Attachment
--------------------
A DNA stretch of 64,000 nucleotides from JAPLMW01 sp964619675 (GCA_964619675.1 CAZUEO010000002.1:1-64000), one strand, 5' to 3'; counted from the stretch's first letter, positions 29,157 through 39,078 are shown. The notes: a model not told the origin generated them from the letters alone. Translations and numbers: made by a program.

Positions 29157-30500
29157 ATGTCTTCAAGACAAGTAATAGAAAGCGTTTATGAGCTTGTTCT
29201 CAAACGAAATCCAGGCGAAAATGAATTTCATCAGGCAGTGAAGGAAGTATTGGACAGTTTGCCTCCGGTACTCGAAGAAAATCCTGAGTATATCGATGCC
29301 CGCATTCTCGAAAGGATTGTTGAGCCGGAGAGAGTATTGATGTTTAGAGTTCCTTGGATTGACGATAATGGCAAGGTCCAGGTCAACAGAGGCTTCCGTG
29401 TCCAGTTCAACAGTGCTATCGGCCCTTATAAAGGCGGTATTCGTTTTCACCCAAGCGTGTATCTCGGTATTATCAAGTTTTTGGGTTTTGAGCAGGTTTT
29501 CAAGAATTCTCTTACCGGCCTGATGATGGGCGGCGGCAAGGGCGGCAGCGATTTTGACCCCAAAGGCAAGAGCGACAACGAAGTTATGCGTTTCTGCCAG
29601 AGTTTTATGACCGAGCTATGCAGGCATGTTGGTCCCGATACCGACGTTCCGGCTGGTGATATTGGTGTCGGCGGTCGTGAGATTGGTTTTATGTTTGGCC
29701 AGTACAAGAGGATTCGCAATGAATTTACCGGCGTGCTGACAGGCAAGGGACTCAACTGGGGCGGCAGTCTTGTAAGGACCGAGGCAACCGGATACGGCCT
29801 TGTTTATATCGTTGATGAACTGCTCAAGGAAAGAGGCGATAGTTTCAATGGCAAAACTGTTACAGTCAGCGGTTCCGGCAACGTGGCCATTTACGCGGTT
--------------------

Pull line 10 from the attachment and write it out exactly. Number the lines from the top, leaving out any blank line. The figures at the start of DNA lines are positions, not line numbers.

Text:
29801 TGTTTATATCGTTGATGAACTGCTCAAGGAAAGAGGCGATAGTTTCAATGGCAAAACTGTTACAGTCAGCGGTTCCGGCAACGTGGCCATTTACGCGGTT